{ LINGO } Hidden in the clue.

24d         Mistaken about eccentric (5)
{ OUTRE } A word for mistaken, as in ‘My guess was — by several hundred’, followed by the Latin word for about or concerning.

25d         Girl having a field day (4)
{ GALA } An informal spelling of girl followed by A (from the clue).

The Quick Crossword pun { FIZZY }{ CYSTS } = { PHYSICISTS }

55 comments on “DT 27345

  1. There’s sad, but not unexpected, news this morning of the death of Araucaria, source of so much pleasure over the years.

    1. Oh dear, I have memories of him from the 80s (last time I was at home often enough to do crosswords until last year) when he used to try my patience in the Grauniad on many a morning

      Sad loss…

      Wasn’t there a photo of him at a meeting with some of you setters recently?

  2. I’ve just heard the sad news about John Graham (aka Araucaria/Cinephile) who passed away early this morning.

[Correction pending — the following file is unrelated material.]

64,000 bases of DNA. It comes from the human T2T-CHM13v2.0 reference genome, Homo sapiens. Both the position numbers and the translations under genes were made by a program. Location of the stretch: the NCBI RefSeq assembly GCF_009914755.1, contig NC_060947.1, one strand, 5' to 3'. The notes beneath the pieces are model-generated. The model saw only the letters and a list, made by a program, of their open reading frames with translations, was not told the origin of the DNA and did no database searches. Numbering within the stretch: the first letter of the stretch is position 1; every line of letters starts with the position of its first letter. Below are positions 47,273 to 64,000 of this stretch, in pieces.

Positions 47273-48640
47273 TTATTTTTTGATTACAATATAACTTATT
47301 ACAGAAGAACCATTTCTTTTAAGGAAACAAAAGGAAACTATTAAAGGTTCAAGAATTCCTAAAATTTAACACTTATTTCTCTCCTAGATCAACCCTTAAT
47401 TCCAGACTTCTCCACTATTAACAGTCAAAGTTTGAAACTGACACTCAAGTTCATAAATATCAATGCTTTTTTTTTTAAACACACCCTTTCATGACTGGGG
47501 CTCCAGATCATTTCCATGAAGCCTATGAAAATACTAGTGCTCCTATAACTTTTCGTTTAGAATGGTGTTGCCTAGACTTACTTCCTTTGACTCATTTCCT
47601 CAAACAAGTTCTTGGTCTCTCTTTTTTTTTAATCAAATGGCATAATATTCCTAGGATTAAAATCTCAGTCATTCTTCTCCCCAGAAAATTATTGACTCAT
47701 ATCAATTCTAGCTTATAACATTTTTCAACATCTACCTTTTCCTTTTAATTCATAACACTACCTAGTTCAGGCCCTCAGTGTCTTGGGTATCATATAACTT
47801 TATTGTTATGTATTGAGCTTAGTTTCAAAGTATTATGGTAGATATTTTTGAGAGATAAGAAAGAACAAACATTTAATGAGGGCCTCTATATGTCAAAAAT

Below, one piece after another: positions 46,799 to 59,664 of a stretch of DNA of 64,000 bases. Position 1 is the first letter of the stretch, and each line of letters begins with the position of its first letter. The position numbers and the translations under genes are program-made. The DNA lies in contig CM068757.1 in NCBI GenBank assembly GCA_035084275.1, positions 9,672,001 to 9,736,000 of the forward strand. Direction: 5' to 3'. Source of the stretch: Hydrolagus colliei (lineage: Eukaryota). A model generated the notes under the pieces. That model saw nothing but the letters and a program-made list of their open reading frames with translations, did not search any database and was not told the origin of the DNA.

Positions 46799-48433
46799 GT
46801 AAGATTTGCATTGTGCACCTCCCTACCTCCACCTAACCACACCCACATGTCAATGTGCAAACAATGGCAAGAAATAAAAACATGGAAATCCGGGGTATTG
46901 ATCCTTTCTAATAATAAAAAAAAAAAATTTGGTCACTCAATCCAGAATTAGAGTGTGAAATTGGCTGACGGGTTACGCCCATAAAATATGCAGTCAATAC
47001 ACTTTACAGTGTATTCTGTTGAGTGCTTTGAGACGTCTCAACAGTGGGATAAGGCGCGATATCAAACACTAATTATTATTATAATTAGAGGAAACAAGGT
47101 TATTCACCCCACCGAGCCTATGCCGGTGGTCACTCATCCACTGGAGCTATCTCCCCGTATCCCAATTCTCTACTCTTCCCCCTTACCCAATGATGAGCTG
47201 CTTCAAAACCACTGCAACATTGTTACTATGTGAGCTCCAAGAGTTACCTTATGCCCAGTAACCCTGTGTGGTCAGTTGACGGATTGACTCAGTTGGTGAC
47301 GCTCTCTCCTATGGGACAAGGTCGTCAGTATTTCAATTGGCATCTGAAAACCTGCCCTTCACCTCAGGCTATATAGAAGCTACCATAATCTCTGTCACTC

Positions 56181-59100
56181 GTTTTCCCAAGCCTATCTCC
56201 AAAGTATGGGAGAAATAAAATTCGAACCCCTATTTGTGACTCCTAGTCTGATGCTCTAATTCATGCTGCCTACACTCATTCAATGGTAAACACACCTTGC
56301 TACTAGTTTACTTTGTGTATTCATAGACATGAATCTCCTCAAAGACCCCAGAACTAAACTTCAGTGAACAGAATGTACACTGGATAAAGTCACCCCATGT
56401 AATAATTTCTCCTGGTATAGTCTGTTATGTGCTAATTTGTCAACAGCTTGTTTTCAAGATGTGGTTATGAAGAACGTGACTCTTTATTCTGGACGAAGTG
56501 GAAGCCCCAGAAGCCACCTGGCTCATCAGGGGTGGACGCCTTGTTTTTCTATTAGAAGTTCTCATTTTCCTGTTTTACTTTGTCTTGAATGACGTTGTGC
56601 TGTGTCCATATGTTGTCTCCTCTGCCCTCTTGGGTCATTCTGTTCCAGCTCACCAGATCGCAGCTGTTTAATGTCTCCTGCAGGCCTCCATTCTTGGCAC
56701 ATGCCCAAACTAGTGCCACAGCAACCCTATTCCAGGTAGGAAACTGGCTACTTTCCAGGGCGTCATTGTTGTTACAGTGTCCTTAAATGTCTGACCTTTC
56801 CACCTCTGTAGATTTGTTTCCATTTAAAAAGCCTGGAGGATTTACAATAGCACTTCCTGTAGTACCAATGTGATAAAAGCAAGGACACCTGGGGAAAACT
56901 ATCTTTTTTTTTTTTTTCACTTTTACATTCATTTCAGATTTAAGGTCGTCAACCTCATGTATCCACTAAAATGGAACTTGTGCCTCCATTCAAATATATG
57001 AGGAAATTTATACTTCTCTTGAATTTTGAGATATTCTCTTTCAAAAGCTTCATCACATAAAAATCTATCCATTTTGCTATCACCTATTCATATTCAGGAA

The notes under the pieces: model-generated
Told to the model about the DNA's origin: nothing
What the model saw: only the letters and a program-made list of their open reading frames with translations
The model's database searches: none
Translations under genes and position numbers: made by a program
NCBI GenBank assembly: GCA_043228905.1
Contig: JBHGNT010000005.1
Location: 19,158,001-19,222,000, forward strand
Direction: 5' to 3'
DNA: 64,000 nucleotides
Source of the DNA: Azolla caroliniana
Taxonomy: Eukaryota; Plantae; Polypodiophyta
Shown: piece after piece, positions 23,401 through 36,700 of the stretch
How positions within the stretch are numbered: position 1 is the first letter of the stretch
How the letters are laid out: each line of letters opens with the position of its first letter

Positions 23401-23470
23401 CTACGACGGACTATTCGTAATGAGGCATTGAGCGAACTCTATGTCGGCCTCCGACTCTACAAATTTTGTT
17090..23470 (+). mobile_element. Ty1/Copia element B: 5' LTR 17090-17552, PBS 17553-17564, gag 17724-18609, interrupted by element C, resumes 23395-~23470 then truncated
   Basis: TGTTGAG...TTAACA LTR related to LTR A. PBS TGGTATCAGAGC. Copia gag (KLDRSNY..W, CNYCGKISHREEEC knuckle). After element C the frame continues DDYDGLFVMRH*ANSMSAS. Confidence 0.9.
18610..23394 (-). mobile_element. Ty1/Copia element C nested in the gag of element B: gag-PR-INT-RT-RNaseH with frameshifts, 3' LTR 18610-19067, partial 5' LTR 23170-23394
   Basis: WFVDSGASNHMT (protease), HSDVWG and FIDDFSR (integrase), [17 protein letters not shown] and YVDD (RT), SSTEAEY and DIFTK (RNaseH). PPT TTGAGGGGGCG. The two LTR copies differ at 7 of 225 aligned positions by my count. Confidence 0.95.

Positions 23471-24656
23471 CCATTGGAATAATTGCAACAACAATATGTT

He will be sorely missed.

  3. Held up for quite a while in the bottom left corner today but all my own fault for putting the answer to 21A in the slot for 18A – not recommended !!! (see, three exclamation marks shows I really mean it).

    Sad to hear about Araucaria.

    1. I used to put answers in the wrong place and have to write over what I had put. Some days the whole grid was a mess of overwrites. The ipad is a godsend and has shortened my time spent trying to decipher my own writing. Deletions and overwrites are simple. However they are sneaking adverts between The Cryptic and The Quickie which is annoying me as I flip constantly between them.

  4. I agree with DT’s rating of 2*/3* and his comments.

    21a and 14d were new words for me but they were fairly easy to work out from the wordplay. There were many nice clues but nothing really hit me as a stand-out favourite.

    Many thanks to Mr. Ron and DT.

    1. Rabbit Dave, I reckon that you’d be pretty good as a reviewer – have you considered answering BD’s call for volunteers?

      1. Gazza, thanks for the kind compliment. I am still a relative new boy to the world of cryptic crosswords and I didn’t consider it for a number of reasons. I’d be happy to let you know what they are if you send me your e-mail address.

    2. That 21a has come to the fore recently thanks to foraging trendy chefs.
      I only know of the one that grows by the sea.